Evaluation of Demographic and Language Predictors of Main Concept Production in Spanish/English Bilingual Discourse Using Nicolas and Brookshire Stimuli

Rivera, Ana and Edmonds, Lisa A. (2014) Evaluation of Demographic and Language Predictors of Main Concept Production in Spanish/English Bilingual Discourse Using Nicolas and Brookshire Stimuli. [Clinical Aphasiology Paper]

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Abstract

Hispanics are the fastest growing minority group in the US, and stroke incidence for Hispanics is higher than that of non-Hispanic caucasians (Dong et al., 2012). Since stroke is the leading cause of aphasia, and the majority of Hispanics are bilingual Spanish/English speakers, there is a growing need for appropriate assessment methods for bilingual aphasia. One challenge in assessing bilinguals is their diverse language backgrounds, including differences in proficiency and use across languages. Previous studies have reported correlations between variables such as frequency of use and self-rated proficiency and performance in language tasks such as picture-naming accuracy (Edmonds & Donovan, 2012; Gollan et al. 2007), verbal fluency (Muñoz & Marquardt, 2008, Langdon et al., 2005; Elgamal et al., 2011), and discourse informativeness (Edmonds, 2013). In a study investigating discourse in 83 English/ Spanish bilingual adults, Edmonds (2013) reported varied patters of correlations for informativeness and efficiency measures (WPM, %CIUs, CIUs/min ) in English and Spanish. Naming accuracy and overall proficiency were significantly correlated with all measures of informativeness regardless of language; whereas, percent usage and age of exposure varied across languages (Edmonds, 2013). The metric of %CIU is often used to evaluate informativeness in discourse, but %CIU does not address the completeness of the discourse. I.e., one can achieve high %CIUs by providing correct information on half the picture, thus, targeting only half of the main concepts (MC). Alternatively, many MCs can be discussed with lower %CIU due to repetitions, circumlocutions and reformulations. In order to understand this dynamic better in bilinguals with varying degrees of proficiency across langauges, we adapted Nicholas and Brookshire’s (1993, 1995) MC analysis to this population. Our research questions were: 1) Is there a relationship (correlation) between %CIUs and MCs? 2) What self-reported participant variables (e.g., proficiency ratings, usage) and tested language variables (discourse variables, confrontation naming) correlate to English and Spanish MCs? 3) Of the significantly correlated variables, which contribute most to regression models of MCs in English and Spanish?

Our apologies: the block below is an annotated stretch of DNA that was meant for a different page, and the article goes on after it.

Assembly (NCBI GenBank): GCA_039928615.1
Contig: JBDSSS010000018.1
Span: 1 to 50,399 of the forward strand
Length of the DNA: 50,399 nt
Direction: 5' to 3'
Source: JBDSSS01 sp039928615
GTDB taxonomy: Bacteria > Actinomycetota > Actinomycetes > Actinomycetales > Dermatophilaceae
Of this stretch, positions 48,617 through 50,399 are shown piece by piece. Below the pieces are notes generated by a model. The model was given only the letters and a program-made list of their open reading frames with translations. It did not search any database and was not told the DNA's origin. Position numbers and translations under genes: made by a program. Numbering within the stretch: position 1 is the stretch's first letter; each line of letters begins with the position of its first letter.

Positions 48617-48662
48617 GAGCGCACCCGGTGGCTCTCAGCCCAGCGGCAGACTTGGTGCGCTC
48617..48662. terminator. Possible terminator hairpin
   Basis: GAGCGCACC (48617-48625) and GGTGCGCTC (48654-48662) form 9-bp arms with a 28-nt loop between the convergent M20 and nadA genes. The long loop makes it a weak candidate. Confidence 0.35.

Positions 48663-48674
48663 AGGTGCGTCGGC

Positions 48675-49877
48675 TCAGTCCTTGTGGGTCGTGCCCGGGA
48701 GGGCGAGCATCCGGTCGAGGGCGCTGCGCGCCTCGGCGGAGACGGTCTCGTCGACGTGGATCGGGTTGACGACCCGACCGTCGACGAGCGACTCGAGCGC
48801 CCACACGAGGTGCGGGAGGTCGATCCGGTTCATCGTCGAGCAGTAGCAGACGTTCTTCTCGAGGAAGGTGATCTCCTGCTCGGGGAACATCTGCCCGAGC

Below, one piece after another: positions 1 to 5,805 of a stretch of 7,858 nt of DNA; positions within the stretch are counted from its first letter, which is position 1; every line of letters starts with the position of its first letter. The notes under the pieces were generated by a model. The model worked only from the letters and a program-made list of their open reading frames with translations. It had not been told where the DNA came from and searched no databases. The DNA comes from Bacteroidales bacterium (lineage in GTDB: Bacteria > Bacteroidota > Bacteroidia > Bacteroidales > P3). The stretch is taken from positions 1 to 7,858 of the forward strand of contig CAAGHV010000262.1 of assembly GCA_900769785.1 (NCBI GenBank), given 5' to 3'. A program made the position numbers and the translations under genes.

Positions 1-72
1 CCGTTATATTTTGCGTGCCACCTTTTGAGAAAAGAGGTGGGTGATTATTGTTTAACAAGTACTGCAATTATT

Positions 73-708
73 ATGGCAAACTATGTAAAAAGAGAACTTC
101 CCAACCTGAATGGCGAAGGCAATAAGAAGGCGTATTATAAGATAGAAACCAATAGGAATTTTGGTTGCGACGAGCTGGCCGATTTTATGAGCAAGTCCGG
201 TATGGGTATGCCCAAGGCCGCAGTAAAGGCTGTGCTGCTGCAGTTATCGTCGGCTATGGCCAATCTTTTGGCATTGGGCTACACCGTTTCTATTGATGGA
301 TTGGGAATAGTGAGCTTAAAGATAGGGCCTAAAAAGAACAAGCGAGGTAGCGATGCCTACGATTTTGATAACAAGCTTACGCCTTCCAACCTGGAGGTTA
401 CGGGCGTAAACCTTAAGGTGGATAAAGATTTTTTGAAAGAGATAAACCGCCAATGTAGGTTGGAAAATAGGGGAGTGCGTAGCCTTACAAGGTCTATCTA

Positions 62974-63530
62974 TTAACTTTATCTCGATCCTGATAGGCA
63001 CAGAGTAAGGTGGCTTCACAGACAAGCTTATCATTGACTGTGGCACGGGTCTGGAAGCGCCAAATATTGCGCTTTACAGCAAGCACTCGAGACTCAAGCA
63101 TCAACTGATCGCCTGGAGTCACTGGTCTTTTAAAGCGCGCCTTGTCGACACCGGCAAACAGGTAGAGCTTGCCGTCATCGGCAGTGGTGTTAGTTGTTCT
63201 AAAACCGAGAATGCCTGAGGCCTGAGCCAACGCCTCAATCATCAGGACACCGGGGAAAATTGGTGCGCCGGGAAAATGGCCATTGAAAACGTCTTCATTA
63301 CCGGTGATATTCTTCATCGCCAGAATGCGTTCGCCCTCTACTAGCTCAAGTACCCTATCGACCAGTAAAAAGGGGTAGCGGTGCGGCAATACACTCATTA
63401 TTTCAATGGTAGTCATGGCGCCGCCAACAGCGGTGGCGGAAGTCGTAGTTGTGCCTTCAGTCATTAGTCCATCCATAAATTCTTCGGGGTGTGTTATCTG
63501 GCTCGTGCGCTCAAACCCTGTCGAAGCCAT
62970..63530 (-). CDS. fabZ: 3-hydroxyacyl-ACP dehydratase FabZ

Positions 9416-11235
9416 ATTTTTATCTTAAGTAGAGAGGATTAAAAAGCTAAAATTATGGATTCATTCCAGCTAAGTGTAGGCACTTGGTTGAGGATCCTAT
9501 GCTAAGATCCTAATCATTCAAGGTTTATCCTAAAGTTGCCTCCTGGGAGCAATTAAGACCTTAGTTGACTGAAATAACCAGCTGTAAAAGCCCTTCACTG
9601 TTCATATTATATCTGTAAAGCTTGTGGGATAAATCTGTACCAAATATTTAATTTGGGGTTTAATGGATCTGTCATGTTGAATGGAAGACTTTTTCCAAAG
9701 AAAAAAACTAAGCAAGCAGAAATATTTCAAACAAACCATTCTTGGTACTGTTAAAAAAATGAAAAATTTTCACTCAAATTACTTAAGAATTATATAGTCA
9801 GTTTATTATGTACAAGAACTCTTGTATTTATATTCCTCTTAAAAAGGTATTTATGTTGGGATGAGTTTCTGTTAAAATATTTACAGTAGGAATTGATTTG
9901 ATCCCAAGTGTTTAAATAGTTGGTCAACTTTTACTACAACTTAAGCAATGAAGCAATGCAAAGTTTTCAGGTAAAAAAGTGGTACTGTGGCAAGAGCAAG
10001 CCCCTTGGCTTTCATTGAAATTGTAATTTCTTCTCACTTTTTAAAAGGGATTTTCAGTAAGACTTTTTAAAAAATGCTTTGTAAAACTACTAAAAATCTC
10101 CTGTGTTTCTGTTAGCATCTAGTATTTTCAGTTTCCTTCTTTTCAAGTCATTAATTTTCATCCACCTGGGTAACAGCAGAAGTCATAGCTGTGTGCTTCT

Item Type: Clinical Aphasiology Paper
Depositing User: Leo Johnson
Date Deposited: 17 Jun 2015
Last Modified: 03 Jun 2016 12:54
Conference: Clinical Aphasiology Conference > Clinical Aphasiology Conference (2014 : 44th : St. Simons Island, GA : May 27-June 1, 2014
URI: http://eprints-prod-05.library.pitt.edu/id/eprint/2568

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